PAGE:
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this very interesting complicated episode for the committee. >> although, and as much as it may not please some of my viewers that that's what the doj said, that's what the doj is supposed to do. that's how the doj is supposed to work. we complained for five years that the department of justice was a patsy for president donald trump. it was donald trump's attorney general. it was donald trump's justice department. they were doing donald trump's bidding. we did agree we didn't like that. we preferred department of justice that looks at the facts and determines itself what it's going to prosecute or not. >> that's right. biden selected merrick garland as attorney general specifically because he's the kind of person who would want to issue statements like this. he selected garland with the specific goal of bringing in someone who was not a long-time political ally and who would be committed to restoring this gap of separation between the white house and the justice department so that americans can be confident that the criminal justice system is not operating
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as an arm of the republican national committee or the democratic national committee, which was a concern that people had under the trump administration. and the interesting piece about this is to the extent that you see that tension and sometimes little bit of friction between doj and white house to that extent, doj's independence is being restored. if it's not uncomfortable, it's not happening. >> that's a good way to put it, betsy. thanks for your great writing. betsy woodruff swan is a national correspondent for politico and msnbc contributor. joining me now is mondair jones of new york. he serves on the judiciary and ethics committee and the deputy whip of the congressional progressive caucus. happy to talk to you about the january 6th stuff but want to talk to you about the legislation, the social programs that we're trying to put through, congressman. this is the week in which you, progressives and democrats in general are going to have to decide what stays, what goes, what gets funded possibly at a
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lower level, what gets funded for a shorter period of time. how are you thinking about how you head into this week? >> ali, great to be back on with you. this is an exciting time. we have a real opportunity to deliver for the american people in a way that we ran on. so, i'm very optimistic. i will say that even some of the things that we don't particularly like that we've been hearing from manchin and kyrsten sinema are only possible to know because of the strategy that the progressives undertook to link the two bills, the bipartisan infrastructure bill and the much larger human infrastructure bill called the build back better act. compromise is a messy thing. legislating is a messy thing. but progressives are pragmatic and we are committed to getting a final product that actually delivers for the american people by improving their lives? >> i want to ask you about something you wrote. the proposed programs in the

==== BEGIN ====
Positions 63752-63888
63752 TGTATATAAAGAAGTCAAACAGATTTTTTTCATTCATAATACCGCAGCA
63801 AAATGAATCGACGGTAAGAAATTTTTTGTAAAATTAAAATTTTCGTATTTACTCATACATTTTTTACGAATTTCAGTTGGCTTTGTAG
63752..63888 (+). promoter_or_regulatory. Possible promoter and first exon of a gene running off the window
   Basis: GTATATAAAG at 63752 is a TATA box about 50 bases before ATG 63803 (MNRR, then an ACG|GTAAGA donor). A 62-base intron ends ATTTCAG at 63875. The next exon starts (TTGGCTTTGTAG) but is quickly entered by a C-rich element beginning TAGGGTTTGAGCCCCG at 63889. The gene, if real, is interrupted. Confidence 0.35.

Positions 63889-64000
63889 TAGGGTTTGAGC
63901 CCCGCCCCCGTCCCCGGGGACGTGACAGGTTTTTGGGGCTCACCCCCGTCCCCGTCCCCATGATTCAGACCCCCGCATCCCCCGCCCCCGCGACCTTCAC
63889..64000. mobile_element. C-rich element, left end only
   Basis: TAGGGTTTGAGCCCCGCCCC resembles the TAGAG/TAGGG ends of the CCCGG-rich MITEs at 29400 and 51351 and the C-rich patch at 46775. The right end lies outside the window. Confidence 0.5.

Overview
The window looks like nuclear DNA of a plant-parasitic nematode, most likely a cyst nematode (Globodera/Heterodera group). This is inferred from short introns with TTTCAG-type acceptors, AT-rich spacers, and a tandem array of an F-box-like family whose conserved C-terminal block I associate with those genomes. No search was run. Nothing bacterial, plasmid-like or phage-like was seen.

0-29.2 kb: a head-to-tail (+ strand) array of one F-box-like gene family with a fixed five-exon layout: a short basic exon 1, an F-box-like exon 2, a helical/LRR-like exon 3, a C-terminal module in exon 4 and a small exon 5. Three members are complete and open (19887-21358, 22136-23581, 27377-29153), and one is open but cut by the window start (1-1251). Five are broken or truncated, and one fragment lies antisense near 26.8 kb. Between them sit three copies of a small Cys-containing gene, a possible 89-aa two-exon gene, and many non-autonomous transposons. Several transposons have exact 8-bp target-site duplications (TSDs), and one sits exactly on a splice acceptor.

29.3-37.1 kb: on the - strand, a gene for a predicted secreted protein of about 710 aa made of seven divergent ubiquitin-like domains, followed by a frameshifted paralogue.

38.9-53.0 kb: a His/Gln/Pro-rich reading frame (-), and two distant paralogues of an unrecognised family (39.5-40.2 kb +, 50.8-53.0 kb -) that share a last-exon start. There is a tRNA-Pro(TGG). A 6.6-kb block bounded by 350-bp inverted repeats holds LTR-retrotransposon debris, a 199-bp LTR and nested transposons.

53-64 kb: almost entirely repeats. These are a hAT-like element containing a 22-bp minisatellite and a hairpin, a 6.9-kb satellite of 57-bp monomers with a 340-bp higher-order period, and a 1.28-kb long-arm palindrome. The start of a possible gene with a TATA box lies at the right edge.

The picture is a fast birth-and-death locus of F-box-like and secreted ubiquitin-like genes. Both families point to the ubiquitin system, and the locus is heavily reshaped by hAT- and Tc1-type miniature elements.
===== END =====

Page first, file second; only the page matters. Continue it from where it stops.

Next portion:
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build-back better program have to be accessible to people in -- but in your latest op-ed you wrote that means testing which limits these benefits based on income would actually prevent more people from accessing these programs. i just want a quote from you, in theory, means testing excludes the undeserving rich in practice it often excludes the most vulnerable poor who aren't always able to jump through the required hoops to prove their eligibility. can you tell me a little bit about what you mean here? most people say if you means test, that means the wealthy don't get benefits that they don't need and the working poor and poor and low income do. >> ali, it's an easy mistake to make. it sounds good in theory. but in practice, we know that it's not true. we know that when you force people to prove they qualify for a social program, you have to create processes and an entire administration to then verify
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eligibility. we know that that is overly burdensome for the neediest americans, people who either can't obtain the documentation they need or otherwise don't have the wherewithal to prove that they qualify for something or may be intimidated by the countless pages that they had to complete. and many instances complex pages. we know that the research, because we care about research, says that a lot of people are excluded as a result of this. there was a study that we cited from 2011 when it was proposed that folks mean test social security, that not only would it cost as much as it currently does to administer the program, but to actually lose a lot of folks who would otherwise benefit. we know that universal programs are popular. there's a reason why social security and medicare have with stood the test of time despite the best efforts by republicans to roll those programs back. so we have to make sure we don't means test these programs in the build back better act. >> so big picture, let's think